Confessions of a Tired Dad

It feels like it’s been a long week already, and I’m tired. Work takes its toll, as does the work of parenting. And I know—love is a gift and so is being a parent. But they take hard work, right? Sometimes, even these good things can wear me out. So it’s been a long week. A long month, maybe. And depending on how you look at it, maybe it’s been a long few years. I’m a tired dad. I get to the end of a day like this and it can feel like my loftiest goal is some Netflix and my favorite beverage. Is anyone with me here?

This is for tired dads, from a tired dad. It’s for guys who don’t have it all figured out yet, from a guy who often feels like he doesn’t have a clue. This one is for the flawed guys, who bring a load of inadequacy to the table, more failings than they care to admit, less ability to control the things around them than they’d like. This is for the fathers who sometimes get scared. I get scared, too. In fact, here’s what I’d like to say: Just because you find yourself writing articles for All Pro Dad doesn’t necessarily mean that you’re all pro. This is why.

We are all a mess.

We’re a mess. Each of us. We get impatient and irritable. There are limits to our energy, our resources, and our abilities. But we are called to be dads nonetheless. As a mess, we parent beautiful little messes. If you’re not paying attention, this could be taken as discouraging. It doesn’t have to be.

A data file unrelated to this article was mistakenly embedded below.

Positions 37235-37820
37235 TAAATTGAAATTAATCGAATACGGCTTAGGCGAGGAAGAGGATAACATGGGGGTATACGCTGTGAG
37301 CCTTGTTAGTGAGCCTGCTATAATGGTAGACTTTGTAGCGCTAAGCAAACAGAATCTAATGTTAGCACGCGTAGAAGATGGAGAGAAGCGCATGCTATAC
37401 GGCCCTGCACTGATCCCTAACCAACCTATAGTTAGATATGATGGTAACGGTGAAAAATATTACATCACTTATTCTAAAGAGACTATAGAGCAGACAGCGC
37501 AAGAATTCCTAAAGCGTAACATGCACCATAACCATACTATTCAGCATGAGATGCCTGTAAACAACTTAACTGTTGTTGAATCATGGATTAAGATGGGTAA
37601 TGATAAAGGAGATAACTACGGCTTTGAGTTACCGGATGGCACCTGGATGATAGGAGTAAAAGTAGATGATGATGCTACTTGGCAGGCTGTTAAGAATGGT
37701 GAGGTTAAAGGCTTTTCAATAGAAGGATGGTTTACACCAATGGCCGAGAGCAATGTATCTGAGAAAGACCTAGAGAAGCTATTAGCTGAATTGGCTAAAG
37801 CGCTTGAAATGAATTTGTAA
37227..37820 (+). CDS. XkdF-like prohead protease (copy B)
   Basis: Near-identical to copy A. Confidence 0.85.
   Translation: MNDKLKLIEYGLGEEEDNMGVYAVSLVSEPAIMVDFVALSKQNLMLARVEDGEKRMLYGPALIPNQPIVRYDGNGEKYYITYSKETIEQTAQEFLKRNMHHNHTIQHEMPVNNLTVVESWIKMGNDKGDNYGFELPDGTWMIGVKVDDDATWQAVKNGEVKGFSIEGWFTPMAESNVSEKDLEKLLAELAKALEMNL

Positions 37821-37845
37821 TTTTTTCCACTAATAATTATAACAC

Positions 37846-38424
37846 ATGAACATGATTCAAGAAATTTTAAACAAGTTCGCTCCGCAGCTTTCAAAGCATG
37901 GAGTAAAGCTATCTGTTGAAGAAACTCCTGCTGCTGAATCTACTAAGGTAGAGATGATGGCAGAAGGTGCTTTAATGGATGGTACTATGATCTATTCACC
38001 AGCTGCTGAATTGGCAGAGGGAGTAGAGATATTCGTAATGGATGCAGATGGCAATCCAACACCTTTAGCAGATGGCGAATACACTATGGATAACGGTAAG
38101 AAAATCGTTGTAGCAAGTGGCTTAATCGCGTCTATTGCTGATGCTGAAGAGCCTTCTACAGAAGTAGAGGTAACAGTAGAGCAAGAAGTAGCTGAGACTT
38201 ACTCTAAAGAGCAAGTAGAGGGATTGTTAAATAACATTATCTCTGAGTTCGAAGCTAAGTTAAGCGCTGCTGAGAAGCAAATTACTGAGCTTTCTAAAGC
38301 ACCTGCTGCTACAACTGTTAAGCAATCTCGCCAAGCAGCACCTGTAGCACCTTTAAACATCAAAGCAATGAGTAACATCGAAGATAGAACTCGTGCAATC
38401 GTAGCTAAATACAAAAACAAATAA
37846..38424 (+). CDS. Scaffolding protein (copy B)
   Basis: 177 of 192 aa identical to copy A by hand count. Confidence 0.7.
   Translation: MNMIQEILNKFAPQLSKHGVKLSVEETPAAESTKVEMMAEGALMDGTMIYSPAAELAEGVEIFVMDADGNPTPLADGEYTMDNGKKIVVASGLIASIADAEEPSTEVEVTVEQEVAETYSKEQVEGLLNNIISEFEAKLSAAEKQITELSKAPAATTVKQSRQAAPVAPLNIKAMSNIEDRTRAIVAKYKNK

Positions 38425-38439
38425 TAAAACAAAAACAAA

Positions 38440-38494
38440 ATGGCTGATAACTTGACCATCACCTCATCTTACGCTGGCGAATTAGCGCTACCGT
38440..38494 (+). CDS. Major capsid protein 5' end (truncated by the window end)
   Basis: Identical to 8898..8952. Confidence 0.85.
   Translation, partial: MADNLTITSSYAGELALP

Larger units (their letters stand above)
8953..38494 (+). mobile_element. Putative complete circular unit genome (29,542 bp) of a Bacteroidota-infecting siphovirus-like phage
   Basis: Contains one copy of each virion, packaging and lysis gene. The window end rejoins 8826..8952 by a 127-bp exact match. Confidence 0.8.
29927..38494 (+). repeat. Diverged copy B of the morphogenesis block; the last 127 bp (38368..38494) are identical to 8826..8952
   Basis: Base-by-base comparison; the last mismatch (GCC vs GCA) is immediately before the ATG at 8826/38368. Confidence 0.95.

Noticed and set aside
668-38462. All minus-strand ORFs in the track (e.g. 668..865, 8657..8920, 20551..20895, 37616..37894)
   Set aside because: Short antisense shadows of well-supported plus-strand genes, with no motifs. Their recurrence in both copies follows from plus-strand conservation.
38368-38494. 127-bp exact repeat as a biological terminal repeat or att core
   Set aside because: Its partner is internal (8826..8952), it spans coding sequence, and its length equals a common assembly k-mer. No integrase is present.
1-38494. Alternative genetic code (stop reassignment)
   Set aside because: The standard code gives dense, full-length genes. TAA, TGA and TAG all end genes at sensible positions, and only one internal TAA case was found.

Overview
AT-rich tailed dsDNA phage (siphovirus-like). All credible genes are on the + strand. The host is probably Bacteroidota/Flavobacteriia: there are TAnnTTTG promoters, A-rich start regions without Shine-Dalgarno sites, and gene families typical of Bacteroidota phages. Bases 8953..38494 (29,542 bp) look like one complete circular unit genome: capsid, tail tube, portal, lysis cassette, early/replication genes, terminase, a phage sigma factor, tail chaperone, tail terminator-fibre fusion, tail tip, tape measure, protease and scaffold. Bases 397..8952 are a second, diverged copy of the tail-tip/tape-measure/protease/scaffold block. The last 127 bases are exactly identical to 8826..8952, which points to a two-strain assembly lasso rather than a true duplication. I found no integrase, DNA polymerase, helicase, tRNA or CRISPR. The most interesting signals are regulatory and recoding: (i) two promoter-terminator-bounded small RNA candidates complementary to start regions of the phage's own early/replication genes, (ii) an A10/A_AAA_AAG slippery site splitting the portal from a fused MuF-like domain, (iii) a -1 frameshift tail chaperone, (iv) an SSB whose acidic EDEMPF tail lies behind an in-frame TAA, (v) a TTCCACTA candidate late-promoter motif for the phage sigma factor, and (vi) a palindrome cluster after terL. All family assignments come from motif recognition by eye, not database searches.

It’s OK to be tired.

You need to know it’s OK to be a tired dad, and it’s OK not to have all the answers. It’s OK not to be the toughest, the smartest, the best at handling money, or a master at tackling tough conversations. I’m saying this even as I need the reminder myself. Sometimes, we each need validation that reminds us how draining life and responsibility can be. I’ve had really great dads come into my office and say something like, “I’m tired, man. I work. I go to my kids’ practices. I try to spend time with my wife and show her I love her. I try to help out around the house. I’m working on being a good person and getting better, but I’m tired.” And I’ll look at that man and say, “Sounds like you’ve got a good reason for it, my brother.”

“Being a dad is really hard work and it’s not for the faint of heart.”

And you can keep going.

What about you? You need to hear this too: Good work. You’re doing it. You’re allowed to make mistakes. But keep going. Being a dad is really hard work and it’s not for the faint of heart. It takes courage, and sometimes double when you’re trying to make changes. But here you are. You’re reading. You’re looking for answers. You’re growing. Now how about taking one more step today by participating in a dialogue with other tired dads? Have you got it in you? Use the space at the bottom of this page. Write a word of encouragement or share a small slice of your story. It can make a big difference. You remember how much it can help simply to know you’re not the only one who feels the way you do. Let’s take a minute to cheer one another on. And then, after that, go take a nap. You probably need it.

 

Source: David Saville – All Pro Dad here

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